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    Derek Underwood, the legendary spinner for England and Kent, has passed away at the age of 78
Derek Underwood, the legendary spinner for England and Kent, has passed away at the age of 78
Derek Underwood reflects on his 10 wickets for the match vs Australia. Source: S&G/PA Images

Derek Underwood, the legendary spinner for England and Kent, has passed away at the age of 78

Derek Underwood, widely considered the greatest spin bowler in England's Test history, passed away at the age of 78.

Underwood played his entire first-class career at Kent, where he made his first-team debut at the age of 17. He went on to make over 900 appearances across three decades, from 1963-1987, taking 2,523 wickets at an average of just 19.04 in 86 Tests between 1966 and 1982.

Nicknamed 'Deadly' by his teammates, Underwood's left-arm action was renowned for its accuracy. He came at the batsman with the pace and turn of a seam bowler.

He was most lethal on rain-soaked wickets, as he was in the final Ashes Test at The Oval in 1968. After the crowd made a concerted effort to make the outfield playable, Underwood took four wickets in 27 balls to defeat Australia and level the series with six minutes remaining.

Underwood is England's leading spin bowler and the sixth-highest wicket-taker in the country's history. He played in 26 ODI matches between 1973 and 1982, including two appearances in the inaugural 1975 World Cup, and took 32 wickets at an average of 22.93.

From September 1969 to August 1973, Underwood was the world's No. 1 bowler in the ICC Men's Test Bowler Rankings. At Hastings in 1973, he took 8 for 9 to beat Sussex on a rain-soaked pitch, with the crowd once again helping the fire brigade to clear the floodwater from the ground.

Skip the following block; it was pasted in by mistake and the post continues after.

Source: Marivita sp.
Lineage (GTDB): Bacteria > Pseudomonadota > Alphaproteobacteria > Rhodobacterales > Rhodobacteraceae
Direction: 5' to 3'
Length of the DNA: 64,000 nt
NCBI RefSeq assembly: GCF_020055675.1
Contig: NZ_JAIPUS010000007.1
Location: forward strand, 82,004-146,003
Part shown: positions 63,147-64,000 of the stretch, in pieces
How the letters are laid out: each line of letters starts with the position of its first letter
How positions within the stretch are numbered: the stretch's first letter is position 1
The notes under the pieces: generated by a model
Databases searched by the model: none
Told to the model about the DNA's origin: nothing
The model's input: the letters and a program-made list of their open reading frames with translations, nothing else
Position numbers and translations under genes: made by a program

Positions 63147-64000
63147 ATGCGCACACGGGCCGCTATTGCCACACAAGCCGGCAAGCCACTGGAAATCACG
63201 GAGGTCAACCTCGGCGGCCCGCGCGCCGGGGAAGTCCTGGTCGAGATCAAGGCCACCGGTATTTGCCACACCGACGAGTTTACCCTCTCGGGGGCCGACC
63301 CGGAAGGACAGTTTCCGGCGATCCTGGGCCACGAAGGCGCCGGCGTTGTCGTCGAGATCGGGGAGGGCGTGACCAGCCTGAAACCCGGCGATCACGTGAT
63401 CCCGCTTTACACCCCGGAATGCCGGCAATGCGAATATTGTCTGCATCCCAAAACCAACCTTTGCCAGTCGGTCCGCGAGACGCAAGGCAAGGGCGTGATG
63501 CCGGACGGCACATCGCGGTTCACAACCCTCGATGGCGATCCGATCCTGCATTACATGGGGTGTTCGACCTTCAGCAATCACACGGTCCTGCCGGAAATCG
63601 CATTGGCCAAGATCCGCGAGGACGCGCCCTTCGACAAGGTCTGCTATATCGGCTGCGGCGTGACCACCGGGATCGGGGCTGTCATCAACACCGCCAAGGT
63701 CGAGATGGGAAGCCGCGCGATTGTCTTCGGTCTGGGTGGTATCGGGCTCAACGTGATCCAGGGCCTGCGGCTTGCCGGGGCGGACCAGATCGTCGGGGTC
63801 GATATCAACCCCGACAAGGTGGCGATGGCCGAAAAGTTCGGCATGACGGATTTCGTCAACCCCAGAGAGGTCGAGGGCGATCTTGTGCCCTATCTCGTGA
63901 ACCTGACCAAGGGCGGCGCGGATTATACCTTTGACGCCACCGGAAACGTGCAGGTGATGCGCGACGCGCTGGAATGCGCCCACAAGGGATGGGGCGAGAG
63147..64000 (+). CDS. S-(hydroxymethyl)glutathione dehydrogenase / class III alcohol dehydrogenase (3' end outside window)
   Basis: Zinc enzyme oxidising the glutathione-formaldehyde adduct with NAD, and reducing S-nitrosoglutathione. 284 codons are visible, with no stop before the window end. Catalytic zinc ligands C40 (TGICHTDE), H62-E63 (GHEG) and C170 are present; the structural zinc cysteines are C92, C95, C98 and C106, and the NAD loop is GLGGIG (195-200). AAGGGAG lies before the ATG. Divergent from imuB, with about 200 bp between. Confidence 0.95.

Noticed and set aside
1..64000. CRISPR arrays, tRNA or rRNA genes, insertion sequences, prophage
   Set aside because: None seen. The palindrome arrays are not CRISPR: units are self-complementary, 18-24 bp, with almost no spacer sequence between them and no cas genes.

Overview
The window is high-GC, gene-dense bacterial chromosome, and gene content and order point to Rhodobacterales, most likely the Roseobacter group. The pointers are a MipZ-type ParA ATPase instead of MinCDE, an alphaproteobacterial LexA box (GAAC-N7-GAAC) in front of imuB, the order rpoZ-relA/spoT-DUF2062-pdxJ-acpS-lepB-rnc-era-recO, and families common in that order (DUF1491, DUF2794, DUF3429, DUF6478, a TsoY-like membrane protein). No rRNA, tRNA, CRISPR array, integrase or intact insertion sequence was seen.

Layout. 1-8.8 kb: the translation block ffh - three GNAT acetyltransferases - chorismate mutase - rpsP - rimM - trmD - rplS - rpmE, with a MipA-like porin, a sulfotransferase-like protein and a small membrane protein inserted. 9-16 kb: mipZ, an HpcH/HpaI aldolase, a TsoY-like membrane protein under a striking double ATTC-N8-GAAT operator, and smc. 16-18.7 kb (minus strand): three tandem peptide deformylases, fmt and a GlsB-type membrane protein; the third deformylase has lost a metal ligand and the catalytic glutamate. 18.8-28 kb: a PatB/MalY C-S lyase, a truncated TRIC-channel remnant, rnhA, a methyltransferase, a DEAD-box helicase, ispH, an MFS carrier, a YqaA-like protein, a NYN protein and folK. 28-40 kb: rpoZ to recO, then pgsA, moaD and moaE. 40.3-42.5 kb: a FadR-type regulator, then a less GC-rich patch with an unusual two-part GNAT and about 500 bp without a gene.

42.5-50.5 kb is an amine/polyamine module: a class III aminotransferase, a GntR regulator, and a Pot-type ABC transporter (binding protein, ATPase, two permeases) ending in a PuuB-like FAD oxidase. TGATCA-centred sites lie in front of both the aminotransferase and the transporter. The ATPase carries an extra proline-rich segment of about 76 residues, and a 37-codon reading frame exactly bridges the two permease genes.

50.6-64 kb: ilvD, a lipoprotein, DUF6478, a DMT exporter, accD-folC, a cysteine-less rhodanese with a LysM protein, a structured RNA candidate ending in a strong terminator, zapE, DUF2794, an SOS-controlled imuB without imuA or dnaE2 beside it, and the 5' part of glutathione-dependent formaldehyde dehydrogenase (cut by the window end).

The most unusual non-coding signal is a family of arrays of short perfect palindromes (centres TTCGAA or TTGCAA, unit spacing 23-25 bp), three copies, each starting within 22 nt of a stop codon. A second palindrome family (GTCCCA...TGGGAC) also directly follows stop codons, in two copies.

Underwood's versatility was evident in his performance in both India and Australia, where he was able to reduce his pace to increase his impact. He could have broken Fred Trueman's then-England record of 307 wickets if he had not made two significant career choices towards the end of his career. Firstly, he accepted Kerry Packer's invitation to join World Series Cricket in 1977. Secondly, in 1981-82, he joined the first rebel tour of South Africa, which resulted in a three-year ban from internationals and effectively ended his career.

Underwood retired from cricket in 1987 after a successful career with Kent. He won several County Championships, One-Day Cups, National Leagues, and Benson & Hedges Cups. He was awarded two benefit seasons in 1975 and 1986, respectively. In 1981, he was awarded an MBE for his services to cricket.

In 2008, Derek Underwood was appointed as the President of Marylebone Cricket Club. He had previously served as Kent Cricket's Club President in 2006. Underwood was also inducted into the ICC's Cricket Hall of Fame in 2009.

In 2011, in recognition of his legendary partnership with another great of his era, England and Kent wicketkeeper Alan Knott, the Annexe Stand at Kent's home ground in Canterbury was renamed the Underwood & Knott Stand.



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